Trout In The Classroom
Trout in the Classroom is a leading environmental education program that teaches students from elementary to college how to raise trout from eggs to fingerlings, monitor water quality, engage in stream habitat study, appreciate water resources, and foster a conservation ethic.
LIVE! Brook trout tank streaming at the Virginia Museum of Natural History in Martinsville, Virginia
The History of Trout in the Classroom
Trout in the Classroom
(TIC) was established in Virginia in 2005 through the efforts of Dr. David Jones, Martinsville Orthodontist. Dr. Jones, an avid fly fisherman and conservationist, was looking for a way to engage the community in protecting the Smith River by connecting children to the outdoors and the preservation of trout through environmental education. He was introduced to Trout Unlimited’s TIC program and his dedication to this purpose led him to personally sponsor and maintain 15 tanks the first year of the program. The TIC set-ups were placed in the Virginia Museum of Natural History and several local schools in Henry and Patrick counties.
The first year TIC was introduced to the schools, brown trout fry were obtained from the state hatchery and raised to fingerlings that were released into the Smith River by the students. The success of the pilot program was overwhelming and by the second season, Brian Williams had begun volunteering for the program and TIC obtained permission to secure brown trout eggs from the State Fish Hatchery in Wytheville. By starting with eggs, the students would be able to experience the life cycle from eggs to fingerlings. This also meant the program would span 6 months which helps create a lasting experience, culminating with the release of the trout into a local stream. In 2006, Dr. Jones partnered with Wayne Kirkpatrick of the Dan River Basin Association and the streamside “Tub -O-Bugs program was incorporated into TIC. A grant from the Harvest Foundation allowed the program to continue with funding for a full time staff person from the Dan River Basin Association with responsibilities to include support of Trout in the Classroom. In 2008, Brian Williams was hired as DRBA’s full time Education Outreach and Conservation Coordinator, supporting TIC. The program continued to grow throughout Virginia and DRBA staff and volunteers assisted other Trout Unlimited Chapters in building the program across Virginia.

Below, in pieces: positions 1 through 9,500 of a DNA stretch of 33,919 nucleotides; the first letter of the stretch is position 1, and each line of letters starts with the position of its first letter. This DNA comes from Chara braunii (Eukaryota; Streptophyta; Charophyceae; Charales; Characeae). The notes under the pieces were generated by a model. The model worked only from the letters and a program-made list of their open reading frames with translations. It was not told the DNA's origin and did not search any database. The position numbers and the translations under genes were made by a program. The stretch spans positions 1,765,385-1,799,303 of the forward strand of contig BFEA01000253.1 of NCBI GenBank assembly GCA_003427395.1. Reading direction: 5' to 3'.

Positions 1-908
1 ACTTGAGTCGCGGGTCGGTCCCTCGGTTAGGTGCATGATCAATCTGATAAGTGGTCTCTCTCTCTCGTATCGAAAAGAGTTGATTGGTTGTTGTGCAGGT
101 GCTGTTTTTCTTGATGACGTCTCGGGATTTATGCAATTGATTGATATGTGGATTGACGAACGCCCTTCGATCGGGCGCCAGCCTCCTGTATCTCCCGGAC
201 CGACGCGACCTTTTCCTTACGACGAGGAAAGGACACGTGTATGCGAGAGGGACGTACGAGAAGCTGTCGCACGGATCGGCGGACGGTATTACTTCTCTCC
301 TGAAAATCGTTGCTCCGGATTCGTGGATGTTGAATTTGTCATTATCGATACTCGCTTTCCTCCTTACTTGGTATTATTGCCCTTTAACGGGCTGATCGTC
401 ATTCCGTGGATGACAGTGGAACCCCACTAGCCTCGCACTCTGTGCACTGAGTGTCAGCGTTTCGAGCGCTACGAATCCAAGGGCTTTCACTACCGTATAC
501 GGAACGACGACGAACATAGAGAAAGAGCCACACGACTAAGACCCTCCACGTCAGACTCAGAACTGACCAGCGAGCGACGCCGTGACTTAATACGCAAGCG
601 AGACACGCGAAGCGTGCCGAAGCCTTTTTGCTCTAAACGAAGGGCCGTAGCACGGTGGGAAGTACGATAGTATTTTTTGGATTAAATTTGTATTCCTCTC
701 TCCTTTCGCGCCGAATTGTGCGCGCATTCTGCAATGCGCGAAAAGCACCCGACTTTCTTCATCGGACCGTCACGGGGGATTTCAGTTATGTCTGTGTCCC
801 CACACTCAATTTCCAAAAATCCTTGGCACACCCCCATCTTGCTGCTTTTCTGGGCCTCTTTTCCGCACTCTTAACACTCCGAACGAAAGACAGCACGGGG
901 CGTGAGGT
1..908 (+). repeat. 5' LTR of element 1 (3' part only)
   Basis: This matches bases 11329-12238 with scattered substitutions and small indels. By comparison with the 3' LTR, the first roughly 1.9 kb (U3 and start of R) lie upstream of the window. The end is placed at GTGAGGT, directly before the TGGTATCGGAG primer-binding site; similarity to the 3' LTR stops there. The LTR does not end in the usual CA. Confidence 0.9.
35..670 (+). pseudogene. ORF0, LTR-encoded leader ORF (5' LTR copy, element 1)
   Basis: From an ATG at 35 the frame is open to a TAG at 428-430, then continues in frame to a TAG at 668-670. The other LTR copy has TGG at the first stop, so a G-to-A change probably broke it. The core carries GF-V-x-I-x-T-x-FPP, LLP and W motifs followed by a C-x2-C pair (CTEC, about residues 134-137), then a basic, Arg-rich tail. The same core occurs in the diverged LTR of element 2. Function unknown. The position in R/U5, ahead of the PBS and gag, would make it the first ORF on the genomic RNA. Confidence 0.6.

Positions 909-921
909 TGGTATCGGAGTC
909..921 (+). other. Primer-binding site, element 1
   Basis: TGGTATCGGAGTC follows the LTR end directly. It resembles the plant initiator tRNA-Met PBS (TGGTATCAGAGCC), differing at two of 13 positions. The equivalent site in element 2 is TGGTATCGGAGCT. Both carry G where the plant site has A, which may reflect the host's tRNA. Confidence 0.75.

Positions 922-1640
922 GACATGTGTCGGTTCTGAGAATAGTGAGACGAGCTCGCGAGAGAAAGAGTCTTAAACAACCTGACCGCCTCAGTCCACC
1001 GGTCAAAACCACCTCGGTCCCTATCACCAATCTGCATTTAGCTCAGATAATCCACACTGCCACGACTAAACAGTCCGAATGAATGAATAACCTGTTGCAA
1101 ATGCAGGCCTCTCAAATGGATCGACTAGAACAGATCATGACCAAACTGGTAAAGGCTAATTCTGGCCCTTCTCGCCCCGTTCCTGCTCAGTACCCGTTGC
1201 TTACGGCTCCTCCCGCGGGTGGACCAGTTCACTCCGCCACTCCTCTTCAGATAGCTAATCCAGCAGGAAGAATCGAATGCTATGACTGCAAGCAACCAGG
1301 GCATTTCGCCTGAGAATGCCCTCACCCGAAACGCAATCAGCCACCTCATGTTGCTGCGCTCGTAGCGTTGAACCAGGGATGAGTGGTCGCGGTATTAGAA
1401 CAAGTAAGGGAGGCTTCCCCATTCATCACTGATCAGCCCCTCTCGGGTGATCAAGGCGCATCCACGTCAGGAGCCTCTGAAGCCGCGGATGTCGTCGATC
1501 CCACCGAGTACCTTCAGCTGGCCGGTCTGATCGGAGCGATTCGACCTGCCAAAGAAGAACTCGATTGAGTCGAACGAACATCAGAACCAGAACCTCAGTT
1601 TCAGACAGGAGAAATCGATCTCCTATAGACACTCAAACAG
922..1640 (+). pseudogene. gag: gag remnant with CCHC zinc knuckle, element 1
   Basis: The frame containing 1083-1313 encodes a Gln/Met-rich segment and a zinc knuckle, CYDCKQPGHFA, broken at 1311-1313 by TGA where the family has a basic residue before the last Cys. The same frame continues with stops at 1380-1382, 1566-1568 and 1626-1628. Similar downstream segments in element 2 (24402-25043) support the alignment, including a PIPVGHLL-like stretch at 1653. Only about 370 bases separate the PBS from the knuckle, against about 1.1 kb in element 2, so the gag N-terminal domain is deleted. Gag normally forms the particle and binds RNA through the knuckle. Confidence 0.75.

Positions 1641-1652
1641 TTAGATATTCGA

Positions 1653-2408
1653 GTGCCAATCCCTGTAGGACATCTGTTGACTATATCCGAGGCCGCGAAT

In 2011, Krista Hodges was hired as DRBA's new Education Outreach Coordinator. Her primary responsibility was enhancing the Trout in the Classroom program while building other environmental education programs to be used basin wide. The Southern Virginia TIC under DRBA became the largest single TIC program in the country with over 40 tanks in 2014-15 season.
In 2011, Krista requested and was granted permission from Virginia Department of Fish and Game Inland Fisheries (VDGIF) to add Rainbow trout eggs to the program. In 2013, Krista again made a request to VDGIF to obtain Brook trout to be raised in the program. The VDGIF again granted permission and to date the program raises and releases Browns, Rainbows and Virginia's only native species, the Brook Trout, into area rivers through the program.
Now, a decade into the Trout in the Classroom program, although the number of tanks have been reduced due to funding, the Dan River Basin Association’s Education Outreach Manager, Krista Hodges, continues to grow and enhance the program. The students are exposed to conservation ethics, watersheds, pollution, ecosystem connectivity and personal responsibility through DRBA’s programs, and SOL’s are connected to increase the learning opportunities. Dr. David Jones said, “There is no subject that can’t be related to Trout in the Classroom, from science, math and chemistry to art, conservation and writing. “ And, that holds true to date with over 200 trout tanks in schools throughout Virginia. TIC programs are in schools throughout the entire United States and have spawned other programs aimed at teaching a conservation ethic.
To learn more about Trout in the Classroom, please contact Krista Hodges, Education Outreach Manager and Trout in the Classroom Coordinator, at (276) 634-2592 or firstname.lastname@example.org.
The TIC Manual is a 47 page manual that includes everything from how to set up the entire trout system, how to maintain the system, what to do at release time, and several ideas on curriculum and lesson plans.
Entire list of equipment needed for our TIC program.
Below are two videos that might be helpful when dealing with your tank system. One video focuses on the attachment of the hoses to the chiller. This seems to be the most difficult part for most teachers. The other video explains what to do when changing out a chiller that is no longer working for a new chiller.
Videos & Photo Gallery
- Creative Writing - Rainbow Trout Story
- Trout Release
- Trout Release - Trout Song
- Egg & Alevin Care and Cleaning
- All About TIC
- Trout in the Classroom Photo Gallery
Presentations available to schools & groups:
- Tub O Bugs
- What is a watershed?
- Pollution and Solutions
- Trout Life Cycle
- Smith River Dynamics and Food Web
For lesson plans related to Trout in the Classroom, please visit: http://www.troutintheclassroom.org/teachers/lesson-plans.